John P. Quimby, the plain-spoken former assemblyman who authored California’s law that lets cities and counties require developers to set aside land for parks, has died, according to the Los Angeles Times. He was 77.

The Times reported that Quimby died Dec. 23 of pneumonia at a Sacramento-area hospital. Quimby contracted polio when he was 12, a disease that required him to use crutches or a wheel chair in later years. When he was 22, he was elected to the San Bernardino City Council, the youngest council member in the city’s history. He was elected to the Assembly in 1962 and served for 12 years.

After World War II, Southern California experienced an unprecedented building boom that left areas like North Orange County “park poor.” In 1965, the Democrat authored the law later named for him — the Quimby Act.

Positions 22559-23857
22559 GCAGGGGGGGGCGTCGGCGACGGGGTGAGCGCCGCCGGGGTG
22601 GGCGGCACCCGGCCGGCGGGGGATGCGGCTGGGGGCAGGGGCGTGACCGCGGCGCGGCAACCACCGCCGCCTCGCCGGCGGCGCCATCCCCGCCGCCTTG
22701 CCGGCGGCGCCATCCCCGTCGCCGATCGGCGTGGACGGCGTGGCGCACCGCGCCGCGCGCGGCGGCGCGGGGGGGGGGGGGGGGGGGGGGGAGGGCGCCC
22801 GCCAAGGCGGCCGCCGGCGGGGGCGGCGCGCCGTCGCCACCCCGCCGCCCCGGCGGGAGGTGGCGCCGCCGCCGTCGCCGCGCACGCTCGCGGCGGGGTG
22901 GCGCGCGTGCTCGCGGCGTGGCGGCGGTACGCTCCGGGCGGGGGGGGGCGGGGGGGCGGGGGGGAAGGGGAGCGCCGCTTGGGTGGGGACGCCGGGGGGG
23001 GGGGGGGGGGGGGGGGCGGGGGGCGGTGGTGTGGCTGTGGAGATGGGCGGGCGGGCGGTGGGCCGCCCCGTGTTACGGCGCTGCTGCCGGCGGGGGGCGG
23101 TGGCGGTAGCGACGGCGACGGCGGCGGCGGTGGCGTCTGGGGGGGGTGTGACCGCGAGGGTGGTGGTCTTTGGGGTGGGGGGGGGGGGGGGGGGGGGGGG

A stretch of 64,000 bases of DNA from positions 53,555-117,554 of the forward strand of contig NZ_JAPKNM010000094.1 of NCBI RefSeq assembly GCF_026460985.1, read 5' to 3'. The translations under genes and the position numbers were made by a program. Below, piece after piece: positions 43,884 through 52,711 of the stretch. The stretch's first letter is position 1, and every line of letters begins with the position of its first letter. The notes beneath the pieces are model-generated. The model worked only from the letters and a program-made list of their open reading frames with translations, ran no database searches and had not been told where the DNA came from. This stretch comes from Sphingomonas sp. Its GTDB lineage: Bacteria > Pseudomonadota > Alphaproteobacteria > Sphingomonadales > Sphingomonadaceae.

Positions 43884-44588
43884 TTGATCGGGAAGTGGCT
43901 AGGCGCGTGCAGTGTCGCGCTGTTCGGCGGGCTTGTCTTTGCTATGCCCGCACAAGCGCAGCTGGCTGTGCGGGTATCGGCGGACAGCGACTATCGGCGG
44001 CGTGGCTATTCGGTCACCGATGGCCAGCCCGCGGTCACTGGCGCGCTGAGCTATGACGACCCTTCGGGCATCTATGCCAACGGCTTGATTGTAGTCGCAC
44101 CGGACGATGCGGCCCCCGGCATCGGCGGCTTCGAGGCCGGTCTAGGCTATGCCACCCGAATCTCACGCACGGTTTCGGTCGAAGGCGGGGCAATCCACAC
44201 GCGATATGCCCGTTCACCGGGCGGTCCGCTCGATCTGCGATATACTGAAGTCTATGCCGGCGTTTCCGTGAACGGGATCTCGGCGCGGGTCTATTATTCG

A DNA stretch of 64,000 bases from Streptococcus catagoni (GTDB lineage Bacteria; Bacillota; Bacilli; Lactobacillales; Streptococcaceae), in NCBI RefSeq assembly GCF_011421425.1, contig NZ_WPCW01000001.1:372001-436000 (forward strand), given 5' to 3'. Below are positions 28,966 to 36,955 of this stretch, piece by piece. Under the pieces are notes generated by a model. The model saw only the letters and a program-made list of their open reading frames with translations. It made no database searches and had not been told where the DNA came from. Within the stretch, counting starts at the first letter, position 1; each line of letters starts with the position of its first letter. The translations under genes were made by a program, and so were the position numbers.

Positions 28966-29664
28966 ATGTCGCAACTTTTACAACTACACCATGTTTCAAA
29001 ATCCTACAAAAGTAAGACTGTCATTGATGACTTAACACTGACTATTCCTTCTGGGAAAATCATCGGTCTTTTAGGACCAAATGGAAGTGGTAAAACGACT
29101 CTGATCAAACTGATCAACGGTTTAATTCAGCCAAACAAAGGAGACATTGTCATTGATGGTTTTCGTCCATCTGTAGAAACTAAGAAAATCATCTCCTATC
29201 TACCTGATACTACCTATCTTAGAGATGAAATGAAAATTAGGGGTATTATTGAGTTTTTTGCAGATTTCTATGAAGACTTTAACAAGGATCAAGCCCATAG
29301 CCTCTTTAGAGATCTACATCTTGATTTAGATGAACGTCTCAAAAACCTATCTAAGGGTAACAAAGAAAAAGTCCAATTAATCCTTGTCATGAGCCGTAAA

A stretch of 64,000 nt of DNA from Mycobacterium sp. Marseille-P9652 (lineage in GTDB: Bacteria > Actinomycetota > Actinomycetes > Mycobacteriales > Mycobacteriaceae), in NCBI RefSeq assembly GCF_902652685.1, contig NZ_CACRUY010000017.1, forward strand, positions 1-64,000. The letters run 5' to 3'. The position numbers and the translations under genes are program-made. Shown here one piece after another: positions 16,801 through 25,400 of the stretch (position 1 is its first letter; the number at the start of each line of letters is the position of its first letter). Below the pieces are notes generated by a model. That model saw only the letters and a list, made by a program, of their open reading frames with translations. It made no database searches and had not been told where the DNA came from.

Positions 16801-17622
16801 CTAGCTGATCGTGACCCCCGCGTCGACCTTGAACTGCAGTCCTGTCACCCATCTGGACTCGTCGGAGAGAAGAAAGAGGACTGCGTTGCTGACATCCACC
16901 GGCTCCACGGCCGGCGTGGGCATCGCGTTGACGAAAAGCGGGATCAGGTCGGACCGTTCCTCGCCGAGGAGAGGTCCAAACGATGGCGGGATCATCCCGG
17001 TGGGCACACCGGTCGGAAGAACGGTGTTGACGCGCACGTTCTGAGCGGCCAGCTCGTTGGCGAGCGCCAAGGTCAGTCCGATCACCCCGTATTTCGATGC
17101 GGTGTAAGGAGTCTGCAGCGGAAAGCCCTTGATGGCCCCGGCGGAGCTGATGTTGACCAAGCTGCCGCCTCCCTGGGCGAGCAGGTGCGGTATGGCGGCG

While on the San Bernardino City Council, Quimby saw firsthand how difficult it was to create parks, he told Voice of OC in 2011.

“We couldn’t get the goddamned developers to budge an inch on dedicating land for public use, including putting in sidewalks,” he said.

Developers heatedly opposed Quimby’s legislation. But, he said, “it turned out that developers liked the bill afterwards, because they found out that [having parks] legitimately increased the value of the houses.”

After leaving the Legislature, Quimby became a lobbyist for San Bernardino and Riverside counties. He retired in 2011.


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